Fluoride added to over 62% of US water supplies is supposed to reduce tooth decay but these six studies from dental journals show it hasn't and, in fact, may have increased the likelihood of rotten choppers.
- "No increase in caries (cavities) was found in Kuopio (Finland) 3 years after the discontinuation of water fluoridation," according to Caries Research (1). In fact, when Kuopio was compared to a similar never fluoridated Finnish town, cavity rates in both towns either remained the same or decreased six years after fluoridation was stopped in Kuopio.
- Seven years after fluoridation ended in LaSalud, Cuba, cavities remained low in 6 to 9 year olds, decreased in 10 to 11 year-olds, significantly decreased in 12 to 13 year olds, while caries-free children increased dramatically, reports Caries Research (2).
- East German scientists report, "following the cessation of water fluoridation in the cities Chemnitz (formerly Karl-Marx-Stadt) and Plauen, a significant fall in caries prevalence was observed," according to Community Dentistry and Oral Epidemiology (3). Additional surveys in the formerly-fluoridated towns of Spremberg and Zittau found. "Caries levels for the 12-year-olds of both towns significantly decreased... following the cessation of water fluoridation."
- Not only did decay rates remain stable during an 11-month fluoridation break in Durham, NC, between September, 1990, and August, 1991 but dental fluorosis declined in children born during that period, according to the Journal of Dental Research (4)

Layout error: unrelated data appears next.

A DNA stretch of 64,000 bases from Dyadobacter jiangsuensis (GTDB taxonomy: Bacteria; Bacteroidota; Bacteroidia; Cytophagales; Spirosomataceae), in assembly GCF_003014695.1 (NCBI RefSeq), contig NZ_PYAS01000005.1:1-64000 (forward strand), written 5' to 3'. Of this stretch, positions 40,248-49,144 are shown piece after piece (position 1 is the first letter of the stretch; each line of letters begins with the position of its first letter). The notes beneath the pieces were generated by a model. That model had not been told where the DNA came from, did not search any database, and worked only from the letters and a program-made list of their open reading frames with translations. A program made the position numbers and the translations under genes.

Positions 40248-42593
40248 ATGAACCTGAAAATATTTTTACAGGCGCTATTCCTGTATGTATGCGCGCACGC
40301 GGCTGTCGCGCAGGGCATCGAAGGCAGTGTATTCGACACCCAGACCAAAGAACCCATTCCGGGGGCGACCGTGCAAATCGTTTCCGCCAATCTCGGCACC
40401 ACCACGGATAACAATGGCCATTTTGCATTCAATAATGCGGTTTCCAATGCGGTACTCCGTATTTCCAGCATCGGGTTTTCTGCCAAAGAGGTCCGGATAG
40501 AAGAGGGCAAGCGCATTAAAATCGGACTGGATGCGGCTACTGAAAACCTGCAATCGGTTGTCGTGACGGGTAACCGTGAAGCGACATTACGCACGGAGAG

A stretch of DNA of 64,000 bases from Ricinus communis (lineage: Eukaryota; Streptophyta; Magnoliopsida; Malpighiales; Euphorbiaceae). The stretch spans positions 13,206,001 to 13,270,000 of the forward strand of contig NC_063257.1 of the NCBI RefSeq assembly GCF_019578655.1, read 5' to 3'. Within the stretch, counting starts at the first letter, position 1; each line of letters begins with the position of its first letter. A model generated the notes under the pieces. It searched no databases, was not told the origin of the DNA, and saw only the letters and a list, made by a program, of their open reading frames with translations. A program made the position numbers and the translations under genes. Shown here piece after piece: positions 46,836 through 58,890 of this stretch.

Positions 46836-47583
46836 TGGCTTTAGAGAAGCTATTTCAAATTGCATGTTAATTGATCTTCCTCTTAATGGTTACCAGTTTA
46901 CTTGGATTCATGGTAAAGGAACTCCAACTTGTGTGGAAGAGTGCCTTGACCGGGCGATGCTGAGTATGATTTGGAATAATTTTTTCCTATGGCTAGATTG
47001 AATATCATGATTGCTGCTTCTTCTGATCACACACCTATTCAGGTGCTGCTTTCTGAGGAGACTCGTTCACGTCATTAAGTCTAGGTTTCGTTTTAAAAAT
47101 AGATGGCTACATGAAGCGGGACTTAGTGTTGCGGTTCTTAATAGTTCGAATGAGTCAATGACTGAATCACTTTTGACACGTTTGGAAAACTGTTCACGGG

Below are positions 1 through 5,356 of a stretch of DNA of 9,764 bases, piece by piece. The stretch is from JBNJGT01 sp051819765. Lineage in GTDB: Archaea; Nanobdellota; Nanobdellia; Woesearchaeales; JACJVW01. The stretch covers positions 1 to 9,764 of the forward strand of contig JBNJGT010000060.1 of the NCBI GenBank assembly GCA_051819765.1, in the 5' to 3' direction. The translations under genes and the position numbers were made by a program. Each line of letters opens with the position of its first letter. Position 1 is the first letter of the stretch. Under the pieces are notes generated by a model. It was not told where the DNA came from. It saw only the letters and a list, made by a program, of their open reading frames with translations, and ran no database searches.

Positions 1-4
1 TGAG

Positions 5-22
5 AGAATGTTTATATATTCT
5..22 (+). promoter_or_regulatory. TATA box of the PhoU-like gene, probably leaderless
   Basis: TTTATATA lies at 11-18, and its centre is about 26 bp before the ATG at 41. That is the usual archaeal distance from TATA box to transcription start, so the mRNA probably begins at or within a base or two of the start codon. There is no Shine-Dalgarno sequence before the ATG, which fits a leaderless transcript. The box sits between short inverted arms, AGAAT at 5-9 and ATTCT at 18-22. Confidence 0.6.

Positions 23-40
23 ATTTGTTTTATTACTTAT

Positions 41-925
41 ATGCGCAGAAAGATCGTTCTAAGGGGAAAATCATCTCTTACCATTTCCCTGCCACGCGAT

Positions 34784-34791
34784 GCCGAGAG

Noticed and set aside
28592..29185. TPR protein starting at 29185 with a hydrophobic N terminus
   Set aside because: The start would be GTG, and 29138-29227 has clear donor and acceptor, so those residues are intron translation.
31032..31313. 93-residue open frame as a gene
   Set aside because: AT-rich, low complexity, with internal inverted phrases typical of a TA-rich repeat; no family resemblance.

- In British Columbia, Canada, "the prevalence of caries decreased over time in the fluoridation-ended community while remaining unchanged in the fluoridated community," reported in Community Dentistry and Oral Epidemiology. (5)
- In 1973, the Dutch town of Tiel stopped fluoridation. Researchers counted drilled, missing, and filled tooth surfaces (DMFS) of Tiel's 15-year olds, then collected identical data from never-fluoridated Culemborg. DMFS initially increased in Tiel then dipped to 11% of baseline from 1968/69 to 1987/88 while never-fluoridated Culemborg's 15-year-olds had 72% less cavities over the same period, reports Caries Research. (6)
Fluoridation was launched in the 1940's when dentists believed fluoride's beneficial effects were achieved internally, through the bloodstream then absorbed inside the teeth. The Canadians report that "this effect is likely to be minor...The evidence for a post-eruptive (topical) effect,... is much stronger."
Therefore, swallowing fluoride doesn't reduce tooth decay but does cause dental fluorosis -- white spotted, yellow or brown stained and sometimes pitted teeth.
According to the ADA's website "Dental decay can be expected to increase if water fluoridation in a community is discontinued for one year or more, even if topical products such as fluoride toothpaste and fluoride rinses are widely used."